66% of remote employees feel they are more productive at home and 76% said there are fewer distractions than at the office. However, it’s important to note that productivity benefits are not solely limited to remote working arrangements – giving flexibility on hours for childcare or working 5 days in 4 can not only increase productivity but open up whole new pools of talent that were previously unattainable. 

Progression in work for women and increased diversity

Flexible working arrangements can open up your pool of available talent – by offering flexible working arrangements, groups who are possibly unable to commit to rigid schedules, like carers or those experienced people looking to reduce their hours, can be great additions to your teams, bringing fresh perspectives and much-needed experience. 

Flexible working can be particularly beneficial for women.  Although we like to believe the UK is a nation of equality, women still bear the biggest burden when it comes to childcare and other caregiving – with over half of working women going 45 hours of unpaid caregiving a week! The Charted Management Institute found that many women find it difficult to progress in their careers as much as their male counterparts, saying their other caregiving roles stopped them from being available at traditional working times or being as focused on the goal when they are at work. Flexible working helps these employees to thrive by allowing them to work effectively around these responsibilities.

The move towards flexible working in private equity

If well-known tech organisations like Google or Salesforce and large consultancies like EY and Accenture are able to accommodate flexible working, then the question remains – why is the private equity space lagging behind? 

Over the past couple of years, there has been more acknowledgement of the fact that PE is one of the most suitable industries to allow flexible working. As Jacob Gold – a Private Equity and digital economy associate at Ashurst LLP – said, it is a “good fit for private equity” and that flexible working structures “are ripe for the shorter-term growth model that private-equity investors can offer”.

But that’s not to say there haven’t been high-profile successes with PE companies embracing flexible working. Take Blackstone, one of the largest private equity firms in the world, for example. Blackstone has implemented several flexible working policies to accommodate their employees, including the ability to work from home, flexible hours, and job sharing.

During the COVID-19 pandemic, Blackstone moved quickly to implement a fully remote work policy, which allowed their employees to work from home. Additionally, Blackstone has offered their employees mental health support and resources, recognizing that the pandemic has been challenging for many people.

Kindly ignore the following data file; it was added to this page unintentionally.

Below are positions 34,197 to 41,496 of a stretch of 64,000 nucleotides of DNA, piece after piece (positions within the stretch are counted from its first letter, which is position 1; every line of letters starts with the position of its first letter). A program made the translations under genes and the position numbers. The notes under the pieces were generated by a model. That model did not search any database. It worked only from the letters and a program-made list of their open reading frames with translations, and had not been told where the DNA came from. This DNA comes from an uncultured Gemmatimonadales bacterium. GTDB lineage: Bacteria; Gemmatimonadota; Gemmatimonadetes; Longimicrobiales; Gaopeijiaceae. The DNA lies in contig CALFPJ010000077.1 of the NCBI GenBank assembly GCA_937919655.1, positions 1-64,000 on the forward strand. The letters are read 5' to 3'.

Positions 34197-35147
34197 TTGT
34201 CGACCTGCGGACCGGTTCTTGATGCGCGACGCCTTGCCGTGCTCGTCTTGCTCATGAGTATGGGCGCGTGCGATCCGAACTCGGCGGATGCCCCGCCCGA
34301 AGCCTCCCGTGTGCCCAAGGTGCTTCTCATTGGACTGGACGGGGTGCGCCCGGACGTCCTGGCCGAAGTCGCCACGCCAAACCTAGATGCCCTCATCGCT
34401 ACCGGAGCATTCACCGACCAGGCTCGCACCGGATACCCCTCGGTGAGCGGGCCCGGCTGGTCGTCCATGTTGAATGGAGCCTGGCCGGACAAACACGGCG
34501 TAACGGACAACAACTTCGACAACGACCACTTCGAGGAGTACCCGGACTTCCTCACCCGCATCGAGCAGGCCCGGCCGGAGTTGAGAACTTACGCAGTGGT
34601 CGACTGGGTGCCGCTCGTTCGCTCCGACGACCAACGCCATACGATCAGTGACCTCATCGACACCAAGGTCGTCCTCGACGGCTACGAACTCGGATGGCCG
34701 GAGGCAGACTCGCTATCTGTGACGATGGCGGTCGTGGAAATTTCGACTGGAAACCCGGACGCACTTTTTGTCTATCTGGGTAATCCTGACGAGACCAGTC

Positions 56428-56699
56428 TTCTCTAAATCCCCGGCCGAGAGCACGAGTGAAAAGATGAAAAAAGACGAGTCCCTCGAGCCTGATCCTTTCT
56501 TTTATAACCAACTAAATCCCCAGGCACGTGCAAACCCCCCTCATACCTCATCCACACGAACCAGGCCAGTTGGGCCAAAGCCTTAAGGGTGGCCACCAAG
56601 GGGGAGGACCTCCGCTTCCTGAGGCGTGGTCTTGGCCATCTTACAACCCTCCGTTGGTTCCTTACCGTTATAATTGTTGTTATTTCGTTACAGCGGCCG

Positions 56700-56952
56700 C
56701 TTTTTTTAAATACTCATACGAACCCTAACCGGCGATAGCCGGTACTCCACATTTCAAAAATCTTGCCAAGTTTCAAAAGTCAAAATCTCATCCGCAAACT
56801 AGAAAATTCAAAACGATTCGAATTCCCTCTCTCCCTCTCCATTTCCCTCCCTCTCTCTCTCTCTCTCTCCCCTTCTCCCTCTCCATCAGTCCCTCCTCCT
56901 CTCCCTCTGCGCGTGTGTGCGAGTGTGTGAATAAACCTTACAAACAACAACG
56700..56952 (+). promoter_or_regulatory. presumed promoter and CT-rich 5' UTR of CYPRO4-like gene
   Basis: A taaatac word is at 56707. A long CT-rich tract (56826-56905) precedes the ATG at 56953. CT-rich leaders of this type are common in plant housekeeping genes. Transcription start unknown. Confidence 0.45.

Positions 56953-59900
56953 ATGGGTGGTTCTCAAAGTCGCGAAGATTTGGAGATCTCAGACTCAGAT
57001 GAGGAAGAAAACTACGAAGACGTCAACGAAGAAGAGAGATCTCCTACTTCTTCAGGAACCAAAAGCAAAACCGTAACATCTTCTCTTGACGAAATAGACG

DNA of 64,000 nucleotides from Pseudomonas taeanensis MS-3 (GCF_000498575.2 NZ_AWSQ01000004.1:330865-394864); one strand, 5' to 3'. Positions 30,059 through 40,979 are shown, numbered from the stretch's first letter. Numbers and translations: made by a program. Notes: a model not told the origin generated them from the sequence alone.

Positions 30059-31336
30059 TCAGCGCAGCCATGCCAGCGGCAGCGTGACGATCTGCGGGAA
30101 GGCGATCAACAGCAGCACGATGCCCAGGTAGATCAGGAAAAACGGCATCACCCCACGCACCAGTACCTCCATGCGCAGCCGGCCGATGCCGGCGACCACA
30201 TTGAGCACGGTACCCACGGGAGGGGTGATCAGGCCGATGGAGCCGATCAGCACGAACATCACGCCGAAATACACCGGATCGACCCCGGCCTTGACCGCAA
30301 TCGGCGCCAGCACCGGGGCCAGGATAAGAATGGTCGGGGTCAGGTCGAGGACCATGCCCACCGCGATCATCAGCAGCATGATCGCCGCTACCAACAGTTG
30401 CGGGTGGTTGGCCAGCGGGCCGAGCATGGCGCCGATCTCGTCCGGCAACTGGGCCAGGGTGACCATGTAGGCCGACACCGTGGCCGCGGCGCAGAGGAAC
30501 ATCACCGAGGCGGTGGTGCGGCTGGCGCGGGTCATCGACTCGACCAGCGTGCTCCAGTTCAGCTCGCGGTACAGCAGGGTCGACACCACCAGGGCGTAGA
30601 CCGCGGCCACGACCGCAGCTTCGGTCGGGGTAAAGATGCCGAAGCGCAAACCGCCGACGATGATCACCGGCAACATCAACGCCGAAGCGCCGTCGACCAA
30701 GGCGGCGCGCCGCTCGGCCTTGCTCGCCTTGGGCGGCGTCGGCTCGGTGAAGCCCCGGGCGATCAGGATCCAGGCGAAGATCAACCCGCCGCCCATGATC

Blackstone’s embrace of flexible working is an example of how private equity firms can adapt to changing circumstances and prioritise the well-being of their employees.

Another example of a private equity firm that has embraced flexible working is Hg, a UK-based firm that specialises in software and technology investments. In response to the COVID-19 pandemic, Hg implemented a range of flexible working arrangements for its employees, including remote working, flexible hours, and reduced workloads.

According to an article by Private Equity News, Hg’s CEO Nic Humphries said that “flexibility is key” and that the firm has been “able to maintain productivity and progress with new deals and portfolio company value creation” while also prioritising the health and well-being of its employees.

So, how best to start your own journey towards greater flexibility at your PE company? A good first step is to conduct an internal survey of your current employees. Find out what their perfect flexible working environment would be. Examine the range of responses you get and determine which might be workable.

Transparency and honesty are needed from both employer and employees for this to work – so make sure to communicate the reasons you are doing this, set expectations early around what you might be able to accommodate in the beginning but stress it’s a journey and openness will be welcomed rather than punished. 

In summary

As a manager in a private equity firm, it’s time to consider the benefits of flexible working for your company and employees. By providing a range of flexible working arrangements, you can attract and retain top talent, promote a healthy work-life balance, increase productivity and help women progress in their careers. So, let’s embrace flexible working and reap the rewards!

The Small Consultancy is a specialist provider of in-house recruitment to private equity and private equity-backed companies. We’ve supported companies going through rapid scaleups, complex carve-outs and acquisitions to ensure they have the right people in the right places to meet their growth targets. Find out how we can help your private equity company and its portfolio navigate the challenges of growth with agile and scalable in-house recruitment.